Oro Valley Rezone

The Oro Valley Town Council approved a rezoning request to build 77 homes along North Oracle Road near West Pusch View Lane.

After months of neighborhood meetings and several modifications from the Oro Valley Town Council, a local landowner has received the green light to build 77 residential homes near North Oracle Road and West Pusch View Lane.

The area in question is about 75 acres of untouched desert foothills. It’s one of four separate parcels in the Town Center Planned Area Development, and sits within the Oracle Road Scenic Corridor Overlay District.

The parcel is north of the El Conquistador patio homes and west of the La Reserve residential subdivision. Both of those subdivisions were built in the 1980s.

The previous entitlement, set in 2012, allowed for 65 one- and two-story homes with a minimum allotment for 15,000-square-foot lots. It also required 75 percent of the land to be preserved as public open space.

In March, local planning firm The WLB Group represented the owner, Patrick Rooney, in a rezoning request put forth to the council. They wanted to build 82 units consisting of 6,000- and 7,200-square-foot lots, with 70 percent of the open space preserved. 

Their request came after months of negotiations with the surrounding neighbors, who were concerned about impacts to their views of the Santa Catalina mountains and increased traffic along the bustling Oracle Road.

Rooney and Rick Morris, with home developer Richmond American, decided to keep all the homes single-story, and to run a traffic study to determine the impact of more residents in the area. 

When they brought their proposal to the town council in early March, both Mayor Joe Winfield and Vice Mayor Melanie Barrett expressed concerns regarding traffic and noise on Oracle Road, the proximity between houses, grading and filling on the site’s steep hills, recreational amenities and the preservation of views and open space.

Councilmembers Rhonda Piña, Bill Rodman and Steve Solomon felt that it was a balanced proposal from the beginning and wanted to approve it as it was. That split decision resulted in a continuation of the item, which made its way back to the dais May 15. 

The WLB Group returned with a new proposal of 77 lots with four square footage options ranging from 6,000 to 7,500, and 72 percent of the parcel’s open space preserved.

Oro Valley town code dictates that cuts and fillsto the land cannot surpass six and eight feet, respectively. This proposal goes beyond that in certain places, and had to acquire a waiver from the town in order to do so.

“It is very rare, and it really is limited to properties where there is extreme terrain and that is really the only time that we generally enter into this discussion,” said Town Planning Manager Bayer Vella. “This property, particularly toward the eastern area by the wash, can’t be developed without a grading waiver.”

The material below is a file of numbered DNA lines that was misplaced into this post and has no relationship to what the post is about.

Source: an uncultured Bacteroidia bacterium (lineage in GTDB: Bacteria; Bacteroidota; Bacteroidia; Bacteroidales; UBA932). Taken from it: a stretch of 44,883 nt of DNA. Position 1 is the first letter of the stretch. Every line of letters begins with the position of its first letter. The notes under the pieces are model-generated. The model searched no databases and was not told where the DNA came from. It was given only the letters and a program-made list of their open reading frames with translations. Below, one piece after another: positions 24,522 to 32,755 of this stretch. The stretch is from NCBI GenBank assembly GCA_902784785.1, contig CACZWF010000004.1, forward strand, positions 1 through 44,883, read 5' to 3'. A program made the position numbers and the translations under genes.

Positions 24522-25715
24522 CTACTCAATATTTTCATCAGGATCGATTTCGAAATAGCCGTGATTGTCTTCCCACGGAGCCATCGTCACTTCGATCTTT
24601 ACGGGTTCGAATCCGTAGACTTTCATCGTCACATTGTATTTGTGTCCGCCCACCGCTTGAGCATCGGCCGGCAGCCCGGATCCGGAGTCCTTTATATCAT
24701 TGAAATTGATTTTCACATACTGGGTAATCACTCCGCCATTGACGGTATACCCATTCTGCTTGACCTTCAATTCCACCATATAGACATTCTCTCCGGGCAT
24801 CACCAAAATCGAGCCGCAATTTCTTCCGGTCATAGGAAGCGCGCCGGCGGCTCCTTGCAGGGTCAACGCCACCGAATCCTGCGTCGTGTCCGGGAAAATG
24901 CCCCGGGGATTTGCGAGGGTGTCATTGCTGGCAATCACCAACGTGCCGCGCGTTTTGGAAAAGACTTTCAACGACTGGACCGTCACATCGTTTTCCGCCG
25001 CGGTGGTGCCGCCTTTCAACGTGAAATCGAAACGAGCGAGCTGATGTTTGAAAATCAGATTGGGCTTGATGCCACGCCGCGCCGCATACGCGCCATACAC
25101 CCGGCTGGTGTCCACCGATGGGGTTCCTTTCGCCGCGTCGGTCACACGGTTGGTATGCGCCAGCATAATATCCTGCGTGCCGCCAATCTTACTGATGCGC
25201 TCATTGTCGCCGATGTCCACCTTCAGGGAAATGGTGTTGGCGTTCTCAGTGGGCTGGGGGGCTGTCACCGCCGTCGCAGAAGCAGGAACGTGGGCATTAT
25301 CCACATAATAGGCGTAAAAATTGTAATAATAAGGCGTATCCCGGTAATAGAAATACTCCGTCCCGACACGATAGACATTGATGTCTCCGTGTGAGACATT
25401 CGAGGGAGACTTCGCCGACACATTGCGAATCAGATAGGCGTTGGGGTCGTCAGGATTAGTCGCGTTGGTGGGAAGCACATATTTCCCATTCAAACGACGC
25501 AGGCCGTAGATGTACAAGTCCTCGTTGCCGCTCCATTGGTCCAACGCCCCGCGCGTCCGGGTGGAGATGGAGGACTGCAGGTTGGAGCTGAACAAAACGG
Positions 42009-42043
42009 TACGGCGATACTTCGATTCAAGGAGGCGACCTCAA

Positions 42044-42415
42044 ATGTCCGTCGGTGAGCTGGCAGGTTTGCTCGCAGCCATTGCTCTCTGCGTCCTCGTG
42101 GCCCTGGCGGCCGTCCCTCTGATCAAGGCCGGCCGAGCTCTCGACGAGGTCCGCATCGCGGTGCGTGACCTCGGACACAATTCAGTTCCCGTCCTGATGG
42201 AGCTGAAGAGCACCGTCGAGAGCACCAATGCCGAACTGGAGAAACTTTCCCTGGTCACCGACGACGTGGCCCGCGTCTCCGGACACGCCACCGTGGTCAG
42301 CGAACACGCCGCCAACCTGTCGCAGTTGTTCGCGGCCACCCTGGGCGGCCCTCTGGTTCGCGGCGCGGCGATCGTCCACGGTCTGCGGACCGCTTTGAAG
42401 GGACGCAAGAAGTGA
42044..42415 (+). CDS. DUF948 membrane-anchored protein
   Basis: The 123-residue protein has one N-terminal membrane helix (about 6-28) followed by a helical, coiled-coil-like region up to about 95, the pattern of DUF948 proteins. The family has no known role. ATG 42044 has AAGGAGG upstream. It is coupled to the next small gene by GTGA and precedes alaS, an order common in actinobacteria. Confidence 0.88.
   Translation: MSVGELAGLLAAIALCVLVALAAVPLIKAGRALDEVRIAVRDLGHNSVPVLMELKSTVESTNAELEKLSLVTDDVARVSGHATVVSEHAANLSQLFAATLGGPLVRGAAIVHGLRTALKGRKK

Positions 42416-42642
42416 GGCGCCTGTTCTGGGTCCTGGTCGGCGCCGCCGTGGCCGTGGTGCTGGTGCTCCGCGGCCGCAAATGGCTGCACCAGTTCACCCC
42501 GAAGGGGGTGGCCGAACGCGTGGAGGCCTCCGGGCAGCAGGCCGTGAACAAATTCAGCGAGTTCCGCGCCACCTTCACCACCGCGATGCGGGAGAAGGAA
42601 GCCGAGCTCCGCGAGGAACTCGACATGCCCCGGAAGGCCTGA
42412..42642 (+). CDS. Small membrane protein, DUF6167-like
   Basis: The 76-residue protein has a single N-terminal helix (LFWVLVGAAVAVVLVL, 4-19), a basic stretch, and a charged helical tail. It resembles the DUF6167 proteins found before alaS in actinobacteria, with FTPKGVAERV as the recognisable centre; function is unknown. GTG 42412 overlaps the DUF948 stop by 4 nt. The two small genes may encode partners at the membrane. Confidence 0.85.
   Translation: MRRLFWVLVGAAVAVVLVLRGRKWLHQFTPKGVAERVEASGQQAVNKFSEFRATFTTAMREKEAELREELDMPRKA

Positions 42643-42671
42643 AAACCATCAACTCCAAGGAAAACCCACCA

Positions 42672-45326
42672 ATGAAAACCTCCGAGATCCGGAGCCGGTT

The homes are now planned to be 310 feet away from Oracle Road at the nearest point, compared to previous proposal’s 260 feet. 80 percent of the homes are now set back 7.5 feet from the curb, instead of the previous five feet. 

They also moved their proposed recreational area within the development farther to the east where it would be less visible from Oracle Road.

“One of the tricky parts about this was balance,” said Rob Longaker with The WLB Group. “Balance between what the council would like to see, property owner, what they would like to see, neighbors, what they would like to see in a project.”

Before it was rezoned as low-density residential in 2012, the site was intended to be developed into Oro Valley’s town center, where residents and visitors could walk to shops, restaurants and entertainment venues. Some residents at the council meeting recalled that idea.

“My next dream would be that the Town of Oro Valley would make good on its original promise and actually develop the property as a town center with walking paths and a small sampling of tucked away homes, biking and hiking trails,” Tracy Smith, a resident of the El Conquistador patio homes, told the council. “A showcase, a true town center, a place where we could be proud of, the hub of this great community.”

Other residents want to see the land preserved as open space, but at the meeting it was noted that the land has always been private property and the Oracle Road Scenic Corridor distinction only protects views from the street perspective, not from neighboring subdivisions.

“The scenic corridor regulations are all about arranging development in a manner that respects the views,” Vella said at the meeting. “It does not represent a requirement or a statement by the town that these areas in a scenic corridor are going to be open space.”

To partition the proposed homes from Oracle Road, the developer proposes a set of staggered walls ranging between six and eight feet in height. Longaker said this will improve the visual quality from the street.

They also plan to add a right-hand turn lane on Pusch View Lane, in order to mitigate the increase in traffic. 

All seven members of council voted to approve the proposal. Winfield recalled attending the neighborhood meetings for this proposed development before he was sworn in as mayor.

“Is this project everything that I would hope that it would be? I would have to say ‘no,’” Winfield said. “But I believe that the applicant has made a genuine effort to address many of the concerns of the residents and concerns of this council.”